By Rob Perks
Natural Resources Defense Council
All across the country, a shift is taking place. Increasingly, Americans are choosing to live in walkable communities with convenient housing, offering more transportation choices that allow them to live closer to their jobs, and shops and schools, rather than stuck in traffic. Along with the personal freedom these communities provide, it’s exactly the kind of growth our country needs to cut pollution, save money and create a vibrant quality of life.
But for many Americans, whether they live near or far from metropolitan areas, commuting for work is costing them time and money.
By Joel A. Harrison, PhD, MPH
Lee Patisson, a young Navy diver, bitten himself while trying to protect his dog, was recently forced to kill a pit bull that was attacking his pet dog.
According to a San Diego U-T story:
“Pattison said he wants to make it clear that he did not shoot the dog without exhausting what he felt was every other means.
By Dan Bacher
In the latest episode in the Brown administration's "Signgate" scandal, Restore the Delta Thursday released an expert legal opinion finding that the California Department of Transportation’s (Caltrans) confiscation of “Save the Delta! Stop the Tunnels!” signs displayed by Delta land and business owners was done without “any legal basis.”
By Rebecca Band
California Labor Federation
You’ve probably heard it from a colleague, or maybe from a friend or family member:
“Kids these days… they’re just too ambivalent to care about labor unions or workers' rights.”
But as it turns out, that’s just not true. Young people are actually big fans of unions. Fully 61% of young people view labor unions favorably – and that’s more than 10 points higher than the national average, according to a new Pew poll. In fact, young people are the only age group that views unions more favorably than they view corporations.
By Norman Solomon
For more than a month, outrage has been profuse in response to news about NSA surveillance and other evidence that all three branches of the U.S. government are turning Uncle Sam into Big Brother.
Continuing to expose and denounce the assaults on civil liberties is essential. So is supporting Bradley Manning, Edward Snowden and other whistleblowers - past, present and future. But those vital efforts are far from sufficient.
By Robert Reich
A basic economic principle is government ought to tax what we want to discourage, and not tax what we want to encourage.
For example, if we want less carbon dioxide in the atmosphere, we should tax carbon polluters. On the other hand, if we want more students from lower-income families to be able to afford college, we shouldn’t put a tax on student loans.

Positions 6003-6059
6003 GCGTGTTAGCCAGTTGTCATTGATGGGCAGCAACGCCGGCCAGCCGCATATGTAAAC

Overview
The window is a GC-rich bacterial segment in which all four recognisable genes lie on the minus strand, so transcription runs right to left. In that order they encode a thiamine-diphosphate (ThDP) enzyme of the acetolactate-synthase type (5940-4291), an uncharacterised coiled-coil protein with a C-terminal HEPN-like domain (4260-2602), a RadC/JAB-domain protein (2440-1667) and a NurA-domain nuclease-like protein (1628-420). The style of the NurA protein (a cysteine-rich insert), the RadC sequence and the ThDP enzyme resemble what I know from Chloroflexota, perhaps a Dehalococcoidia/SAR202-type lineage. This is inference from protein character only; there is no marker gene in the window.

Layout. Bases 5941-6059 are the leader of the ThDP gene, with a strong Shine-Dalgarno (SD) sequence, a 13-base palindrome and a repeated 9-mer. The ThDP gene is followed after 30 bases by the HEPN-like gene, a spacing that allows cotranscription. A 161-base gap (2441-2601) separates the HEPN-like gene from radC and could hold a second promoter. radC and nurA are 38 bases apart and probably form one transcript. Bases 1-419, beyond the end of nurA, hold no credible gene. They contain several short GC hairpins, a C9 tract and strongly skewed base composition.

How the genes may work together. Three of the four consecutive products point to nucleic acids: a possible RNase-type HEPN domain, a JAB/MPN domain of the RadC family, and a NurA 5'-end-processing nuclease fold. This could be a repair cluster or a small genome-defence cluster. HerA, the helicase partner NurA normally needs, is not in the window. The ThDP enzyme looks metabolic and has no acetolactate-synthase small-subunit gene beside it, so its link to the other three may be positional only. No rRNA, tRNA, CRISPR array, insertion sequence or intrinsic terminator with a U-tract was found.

Sounds pretty simple, doesn’t it? Unfortunately, congressional Republicans are intent on doing exactly the opposite.
By Brian Goldstein
Center on Juvenile & Criminal Justice
On December 14, 2012 Adam Lanza killed 20 children and six adults at Sandy Hook Elementary School in Newtown, Conn. Six months later, this incident remains seared in the nation’s consciousness. The tragedy at Sandy Hook joined the unfortunate list of other school shootings, like those at Virginia Tech and Columbine High School.
As Americans struggled to make sense of the tragedy, advocacy groups and policymakers in all levels of government developed political solutions they thought necessary to prevent this from happening again.
By Amanda Reiman
Drug Policy Alliance
The road to hell is paved with good intentions. Behind a veiled claim of protecting the public, collateral sanctions continue to be heaped upon those arrested for using drugs. While these policies may be well intentioned, they are creating an inter-generational chain reaction that unjustly impacts entire communities for decades to come.
By Robert Cruickshank
The Merced Sun-Star lays out the current state of high speed rail politics in Congress, which is the same as it’s been since January 2011 – Republicans hate HSR and are doing everything in their power to kill it. What’s new are not the specific ways they are trying to kill it, but the rhetoric they are using. Central Valley Republicans, stung by unusually strong criticism of their anti-HSR actions by Valley institutions and newspapers, are trying to shift the blame onto the HSR project.
By Martin J. Bennett
The New York Times recently characterized the economic recovery that officially began in 2009 as a "golden era for corporate profits." Indeed, corporate profits doubled between 2008 and 2011 and reached a record high.
However, these increased profits have fueled inequality and come at the expense of worker compensation. Profits are now a larger share of total national income, and wages and benefits are a smaller share than at any time since the 1960s.
Over the last four decades productivity gains have overwhelmingly accrued to business and not labor. The Economic Policy Institute calculates that between 1973-2011 productivity increased by 80 percent, but median hourly compensation by only 11 percent.